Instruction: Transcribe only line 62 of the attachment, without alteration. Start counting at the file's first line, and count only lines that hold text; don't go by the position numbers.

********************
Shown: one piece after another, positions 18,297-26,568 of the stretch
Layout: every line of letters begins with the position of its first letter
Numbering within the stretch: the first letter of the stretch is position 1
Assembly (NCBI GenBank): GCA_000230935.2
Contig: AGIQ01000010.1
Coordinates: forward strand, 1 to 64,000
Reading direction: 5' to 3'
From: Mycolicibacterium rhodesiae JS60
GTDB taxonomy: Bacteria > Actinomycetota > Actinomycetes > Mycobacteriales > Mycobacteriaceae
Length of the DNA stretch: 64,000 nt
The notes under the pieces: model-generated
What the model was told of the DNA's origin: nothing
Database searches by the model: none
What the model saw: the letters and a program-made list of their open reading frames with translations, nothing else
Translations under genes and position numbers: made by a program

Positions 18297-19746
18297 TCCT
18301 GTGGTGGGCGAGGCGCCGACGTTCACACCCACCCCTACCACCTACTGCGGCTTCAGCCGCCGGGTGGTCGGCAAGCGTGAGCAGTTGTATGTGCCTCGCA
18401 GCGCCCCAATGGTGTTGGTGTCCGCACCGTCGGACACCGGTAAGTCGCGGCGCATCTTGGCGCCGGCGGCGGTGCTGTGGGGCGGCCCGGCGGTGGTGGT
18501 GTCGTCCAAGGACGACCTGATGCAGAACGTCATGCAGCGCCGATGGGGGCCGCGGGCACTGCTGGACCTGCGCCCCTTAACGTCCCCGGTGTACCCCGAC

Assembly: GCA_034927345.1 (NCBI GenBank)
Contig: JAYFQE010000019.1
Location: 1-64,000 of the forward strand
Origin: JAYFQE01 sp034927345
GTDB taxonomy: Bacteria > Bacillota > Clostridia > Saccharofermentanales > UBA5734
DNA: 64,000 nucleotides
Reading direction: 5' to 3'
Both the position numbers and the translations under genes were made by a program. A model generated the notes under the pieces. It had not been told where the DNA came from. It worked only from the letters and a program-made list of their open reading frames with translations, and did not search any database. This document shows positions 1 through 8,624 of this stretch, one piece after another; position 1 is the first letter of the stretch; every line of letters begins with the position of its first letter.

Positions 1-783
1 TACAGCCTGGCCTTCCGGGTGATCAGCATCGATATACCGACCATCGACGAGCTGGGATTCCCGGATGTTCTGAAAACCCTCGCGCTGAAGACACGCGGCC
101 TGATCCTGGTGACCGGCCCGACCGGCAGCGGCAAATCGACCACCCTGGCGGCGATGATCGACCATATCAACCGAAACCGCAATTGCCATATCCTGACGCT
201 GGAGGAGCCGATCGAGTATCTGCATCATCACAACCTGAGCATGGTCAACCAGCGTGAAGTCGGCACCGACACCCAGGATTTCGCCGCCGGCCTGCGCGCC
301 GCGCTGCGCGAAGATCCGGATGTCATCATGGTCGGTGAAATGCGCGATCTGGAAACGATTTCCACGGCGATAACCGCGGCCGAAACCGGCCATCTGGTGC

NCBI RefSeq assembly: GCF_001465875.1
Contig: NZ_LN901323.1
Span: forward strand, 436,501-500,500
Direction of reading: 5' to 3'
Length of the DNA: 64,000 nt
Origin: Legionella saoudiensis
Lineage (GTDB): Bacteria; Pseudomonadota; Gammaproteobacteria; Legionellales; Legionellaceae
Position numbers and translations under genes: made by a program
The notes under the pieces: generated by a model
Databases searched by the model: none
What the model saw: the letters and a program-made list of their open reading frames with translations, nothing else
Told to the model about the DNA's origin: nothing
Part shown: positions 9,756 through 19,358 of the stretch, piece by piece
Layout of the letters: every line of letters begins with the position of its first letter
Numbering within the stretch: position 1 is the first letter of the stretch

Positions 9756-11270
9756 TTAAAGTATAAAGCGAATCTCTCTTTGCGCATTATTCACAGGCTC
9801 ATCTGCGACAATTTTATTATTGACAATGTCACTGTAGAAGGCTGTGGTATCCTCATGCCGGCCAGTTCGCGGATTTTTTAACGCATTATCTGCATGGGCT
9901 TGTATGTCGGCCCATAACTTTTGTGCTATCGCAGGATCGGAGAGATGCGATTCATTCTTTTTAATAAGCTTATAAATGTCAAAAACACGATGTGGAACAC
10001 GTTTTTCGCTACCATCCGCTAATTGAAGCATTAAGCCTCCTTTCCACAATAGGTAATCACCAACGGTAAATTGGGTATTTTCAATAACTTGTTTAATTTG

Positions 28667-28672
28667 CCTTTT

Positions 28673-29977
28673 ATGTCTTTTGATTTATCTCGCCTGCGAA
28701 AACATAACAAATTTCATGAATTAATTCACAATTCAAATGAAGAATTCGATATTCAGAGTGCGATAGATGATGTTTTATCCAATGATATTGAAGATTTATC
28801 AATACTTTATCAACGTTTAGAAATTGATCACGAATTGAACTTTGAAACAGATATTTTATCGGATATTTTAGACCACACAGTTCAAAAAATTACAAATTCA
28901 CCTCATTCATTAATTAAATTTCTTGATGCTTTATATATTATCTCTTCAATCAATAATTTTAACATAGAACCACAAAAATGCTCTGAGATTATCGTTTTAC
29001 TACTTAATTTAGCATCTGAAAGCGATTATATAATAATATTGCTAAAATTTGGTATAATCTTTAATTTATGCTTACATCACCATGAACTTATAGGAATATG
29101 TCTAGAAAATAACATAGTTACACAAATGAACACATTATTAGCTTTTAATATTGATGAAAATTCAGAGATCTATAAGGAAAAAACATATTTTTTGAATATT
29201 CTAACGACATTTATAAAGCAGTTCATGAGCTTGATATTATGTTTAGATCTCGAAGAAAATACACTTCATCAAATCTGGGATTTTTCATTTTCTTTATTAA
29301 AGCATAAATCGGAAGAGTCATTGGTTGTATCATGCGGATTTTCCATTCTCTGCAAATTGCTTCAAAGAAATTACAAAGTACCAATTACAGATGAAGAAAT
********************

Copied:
29101 TCTAGAAAATAACATAGTTACACAAATGAACACATTATTAGCTTTTAATATTGATGAAAATTCAGAGATCTATAAGGAAAAAACATATTTTTTGAATATT